It is worth noting that current planning processes at the Theater watch floor use manual techniques and stove-piped systems that are extremely time-consuming and labor-intensive.  Innovative technology will reduce staffing by optimizing autonomous unmanned system employment in conjunction with manned platforms, and maximizing asset information exchanges during mission planning and execution.

The Phase II effort will likely require secure access.  NAVSEA will process the DD254 to support the contractor for personnel and facility certification for secure access.  The Phase I effort will not require access to classified information.  If need be, data of the same level of complexity as secured data will be provided to support Phase I work.  Additionally, the prototype toolset shall meet information assurance specifications for classification security.

Work produced in Phase II may become classified. Note: The prospective contractor(s) must be U.S. Owned and Operated with no Foreign Influence as defined by DOD 5220.22-M, National Industrial Security Program Operating Manual, unless acceptable mitigating procedures can and have been implemented and approved by the Defense Security Service (DSS). The selected contractor and/or subcontractor must be able to acquire and maintain a secret level facility and Personnel Security Clearances, in order to perform on advanced phases of this contract as set forth by DSS and NAVSEA in order to gain access to classified information pertaining to the national defense of the United States and its allies; this will be an inherent requirement. The selected company will be required to safeguard classified material IAW DoD 5220.22-M during the advance phases of this contract.

PHASE I: Develop a concept for a Mission Planning toolset that includes legacy and AUS systems for TUSW missions.  The concept will demonstrate the feasibility of meeting TUSW mission planning. It will establish feasibility by sample testing, modeling and simulation, and analysis.  The Phase I Option, if awarded, will include the initial design specifications and capabilities description to build a prototype in Phase II.  Develop a Phase II plan.

PHASE II: Based on the Phase I results and the Phase II Statement of Work (SOW), produce and deliver a prototype Mission Planning toolset that includes conventional manned systems and AUS systems. The prototype will be evaluated to ensure that it supports optimal mission planning to take into account both the new AUS capabilities and the existing legacy manned platforms, and the Navy information assurance specifications for classification security.  It will demonstrate it meets the Navy needs discussed in the description.  System performance will be demonstrated through prototype installation and testing with the prime integrator.  The Government will provide the demonstration facility. Prepare a Phase III development plan to transition the technology for Navy and potential commercial use.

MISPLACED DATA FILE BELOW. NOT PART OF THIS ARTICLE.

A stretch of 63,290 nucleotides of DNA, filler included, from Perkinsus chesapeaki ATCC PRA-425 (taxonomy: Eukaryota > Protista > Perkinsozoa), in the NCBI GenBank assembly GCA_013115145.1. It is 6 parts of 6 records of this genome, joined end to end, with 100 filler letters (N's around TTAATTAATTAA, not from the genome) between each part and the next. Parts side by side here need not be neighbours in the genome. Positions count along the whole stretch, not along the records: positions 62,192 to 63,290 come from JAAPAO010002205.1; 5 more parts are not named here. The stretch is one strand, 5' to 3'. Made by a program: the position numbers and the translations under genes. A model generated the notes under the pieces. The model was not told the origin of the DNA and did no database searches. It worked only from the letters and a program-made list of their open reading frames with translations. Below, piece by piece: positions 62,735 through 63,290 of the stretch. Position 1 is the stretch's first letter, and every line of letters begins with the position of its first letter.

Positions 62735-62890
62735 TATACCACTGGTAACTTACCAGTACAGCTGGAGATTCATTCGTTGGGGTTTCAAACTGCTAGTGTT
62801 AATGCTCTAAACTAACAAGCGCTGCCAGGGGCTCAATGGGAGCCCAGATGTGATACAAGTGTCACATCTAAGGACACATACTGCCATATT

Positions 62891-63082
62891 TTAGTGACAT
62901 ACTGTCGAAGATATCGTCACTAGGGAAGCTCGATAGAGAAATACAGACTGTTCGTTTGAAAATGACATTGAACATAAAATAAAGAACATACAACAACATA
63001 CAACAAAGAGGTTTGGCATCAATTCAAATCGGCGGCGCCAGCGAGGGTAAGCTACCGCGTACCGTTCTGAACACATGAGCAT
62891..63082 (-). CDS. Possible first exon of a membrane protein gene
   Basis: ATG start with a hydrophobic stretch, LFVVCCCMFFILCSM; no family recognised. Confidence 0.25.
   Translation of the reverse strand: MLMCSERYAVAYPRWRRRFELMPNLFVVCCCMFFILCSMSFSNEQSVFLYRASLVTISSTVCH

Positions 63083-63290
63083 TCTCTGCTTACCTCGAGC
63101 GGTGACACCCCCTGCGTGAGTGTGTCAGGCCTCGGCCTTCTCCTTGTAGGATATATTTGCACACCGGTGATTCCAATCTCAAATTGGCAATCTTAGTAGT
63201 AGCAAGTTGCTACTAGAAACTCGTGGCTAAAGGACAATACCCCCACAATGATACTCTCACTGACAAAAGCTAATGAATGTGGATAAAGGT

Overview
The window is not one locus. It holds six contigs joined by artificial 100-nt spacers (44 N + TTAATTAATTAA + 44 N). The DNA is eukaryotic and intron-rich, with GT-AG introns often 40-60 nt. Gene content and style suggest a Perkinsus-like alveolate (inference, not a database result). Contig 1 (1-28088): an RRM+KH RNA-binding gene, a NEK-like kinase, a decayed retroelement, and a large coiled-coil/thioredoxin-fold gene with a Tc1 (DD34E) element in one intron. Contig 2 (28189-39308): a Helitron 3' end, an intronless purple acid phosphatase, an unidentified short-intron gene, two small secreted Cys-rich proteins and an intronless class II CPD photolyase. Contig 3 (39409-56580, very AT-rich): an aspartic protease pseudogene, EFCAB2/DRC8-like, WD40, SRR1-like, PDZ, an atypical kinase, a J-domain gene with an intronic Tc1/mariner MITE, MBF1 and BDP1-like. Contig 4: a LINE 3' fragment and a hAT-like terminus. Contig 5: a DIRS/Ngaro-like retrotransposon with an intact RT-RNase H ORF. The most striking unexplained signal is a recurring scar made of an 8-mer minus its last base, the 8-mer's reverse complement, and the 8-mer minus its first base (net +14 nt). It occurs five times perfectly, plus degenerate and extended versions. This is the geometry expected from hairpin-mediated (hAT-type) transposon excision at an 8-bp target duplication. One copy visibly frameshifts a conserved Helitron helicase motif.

It is probable that the work under this effort will be classified under Phase II (see Description section for details).

PHASE III DUAL USE APPLICATIONS: Support the Navy in transitioning the technology to Navy use.  Further refine and develop the prototype for evaluation and testing in an operationally relevant environment (e.g., the USW-DSS system platform on the Theater watch floor, using the PEO-IWS 5 Program Office software transition process). Support the Navy for test and validation in accordance with the appropriate peer review and test and evaluation required to support capability integration and fielding.

The technology will have private sector commercial potential for any system that requires the ability to optimize planning across both manned and unmanned delivery systems such as package delivery that could be performed using either drones or traditional truck delivery methods.


1. Huang, Hu-Min et al. “Autonomy Levels for Unmanned Systems (ALFUS) Framework.”  Ad Hoc Autonomy Levels for Unmanned Systems Working Group, National Institute for Standards and Technology (NIST) Special Publication 1011-1-2.0, October 2008.

2. Grant, Ronald. "Up in the Air: Drones will change war – and more.”  Special Report: Robots – Military uses.  The Economist, 29 March 2014;

3. Fabey, Michael. “Navy Will Expand Undersea Drone Operations.” Defense News, 27 December 2016.

4. CDRSalamander. “ASW: abundans cautela non nocet.” U.S. Naval Institute Blog. 07 September 2016.

5. Chief of Naval Operations Adm. John Richardson, “The Future Navy”, U.S. Naval Institute document, 17 May 2017.

KEYWORDS: Autonomy Levels for Unmanned Systems; Autonomous Unmanned System; Theater Undersea Warfare; Mission Planning; Unmanned Underwater Vehicles; Antisubmarine Warfare